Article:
The Dragonfly Light Freighter, or “Fatso”, as it was more commonly known among the merchant pilots and traders, formed the backbone of the space economy.
Small, cheap, relatively fast, with a good cargo hold and requiring a crew of just two people, it was the transport vehicle of choice for most of the small businesses of the pre-war era.
Dragonfly was originally unveiled with much pomp at the annual space and automotive festival SpaceCarExpo (SCE) at the Moon by the CEO of Volksraumschiffe Berndt von Georgy-Obrit. It was presented as the sleek solution to the problem of affordable freighter-class spacecraft. The name “Dragonfly”, however, left most of the audience bemused. The ship looked fat, inelegant and bulky, not resembling the beautiful insects of Earth at all. Reviewers, commentators and the general public had a field day, with “Fatso the dragonfly” quickly becoming meme.
Interestingly enough, the negative press seems to have helped sell the ship in the end. It became a darling of artists, independents, anarchists and others attracted to the story of an ugly underdog despised by the mainstream. And once in the hands of actual people, it quickly became apparent that Fatso, for all its ugly looks, actually performed really well at its tasks. And the word spread.
For a relatively cheap ship Fatso was also pretty well equipped. Two large-array antennas on the top provided the much needed communication capabilities, while the spacious front with the two half-domes contained a comfortable living area for two pilots. The storage area had both a pressurized / heated section and a cold storage part, as well as a secure area not accessible to the pilots.
Thanks to the large anti-gravity plates mounted at the back and middle-section of the ship, the Dragonfly was fully capable of atmospheric flight, including vertical landing and takeoff. This gave it a lot of versatility and made it a popular choice for a wide range of scenarios.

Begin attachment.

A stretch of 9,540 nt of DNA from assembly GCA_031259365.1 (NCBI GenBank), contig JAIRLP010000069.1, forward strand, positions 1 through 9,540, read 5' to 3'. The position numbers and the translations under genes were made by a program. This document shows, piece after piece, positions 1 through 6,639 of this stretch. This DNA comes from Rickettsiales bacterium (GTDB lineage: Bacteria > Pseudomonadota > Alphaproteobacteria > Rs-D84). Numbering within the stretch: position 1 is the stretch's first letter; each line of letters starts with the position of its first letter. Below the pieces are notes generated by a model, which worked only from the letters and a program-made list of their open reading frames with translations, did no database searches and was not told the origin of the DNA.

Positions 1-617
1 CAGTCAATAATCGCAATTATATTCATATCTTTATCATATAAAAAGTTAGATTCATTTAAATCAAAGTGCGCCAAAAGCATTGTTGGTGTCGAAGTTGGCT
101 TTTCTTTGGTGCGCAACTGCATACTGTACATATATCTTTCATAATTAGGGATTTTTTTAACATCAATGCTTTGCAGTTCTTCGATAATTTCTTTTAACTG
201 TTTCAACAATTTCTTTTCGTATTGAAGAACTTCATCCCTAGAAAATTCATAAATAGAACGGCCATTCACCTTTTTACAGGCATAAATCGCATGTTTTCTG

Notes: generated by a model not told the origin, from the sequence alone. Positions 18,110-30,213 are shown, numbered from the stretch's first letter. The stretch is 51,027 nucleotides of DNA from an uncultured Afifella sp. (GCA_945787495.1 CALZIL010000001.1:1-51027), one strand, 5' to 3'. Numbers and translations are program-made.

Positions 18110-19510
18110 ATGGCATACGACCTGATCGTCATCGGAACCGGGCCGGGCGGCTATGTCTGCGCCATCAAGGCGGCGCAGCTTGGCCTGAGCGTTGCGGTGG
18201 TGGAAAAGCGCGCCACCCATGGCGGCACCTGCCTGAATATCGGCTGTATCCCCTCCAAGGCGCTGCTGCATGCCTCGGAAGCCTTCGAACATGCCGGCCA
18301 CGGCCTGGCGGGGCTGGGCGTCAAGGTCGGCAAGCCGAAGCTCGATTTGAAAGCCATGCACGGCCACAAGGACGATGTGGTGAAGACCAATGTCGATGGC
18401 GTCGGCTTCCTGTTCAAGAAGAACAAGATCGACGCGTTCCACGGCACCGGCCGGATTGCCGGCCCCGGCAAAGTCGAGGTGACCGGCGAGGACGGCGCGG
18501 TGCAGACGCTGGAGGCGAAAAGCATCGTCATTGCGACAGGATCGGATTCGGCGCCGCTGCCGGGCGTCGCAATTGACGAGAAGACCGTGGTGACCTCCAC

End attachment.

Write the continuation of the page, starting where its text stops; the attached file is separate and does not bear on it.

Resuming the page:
All in all, Fatso was a tremendous success in the end, its shaky beginnings forgotten. During the War, it was used extensively as a small military transport as well as a smuggling ship.
Any working Dragonflies found now would be worth more than a small fleet.
“Is that a bird?”
“Or is it a plane?”
“No, it’s the new Volksraumschiffe Dragonfly!”
“Ach, Hans, I am so happy! Finally, we will be able to deliver good quickly, cheaply and comfortably!”
“Indeed, Gretchen, the future has arrived!”
“The Volksraumschiffe Dragonfly! Now in gray. Please contact your local dealer for details.”
– the official Dragonfly radio commercial
- I guess this one might be stretching the “little” part a bit
- All the parts required for this build can be found in the AT-DP set.
- Some things could be much improved by using bricks from other sets, but I wanted to limit myself
- I’ve been further limited by my son, who took almost a half of the set for himself to build the Meosakeotlam speeder and refused to share, threatening violence upon my person. The little darling, I love him so.
- The background story was mostly inspired by the fact that my wife, upon hearing that I decided to proudly call it “Dragonfly” bluntly stated “but it is fat”. The beautiful darling. I love her so.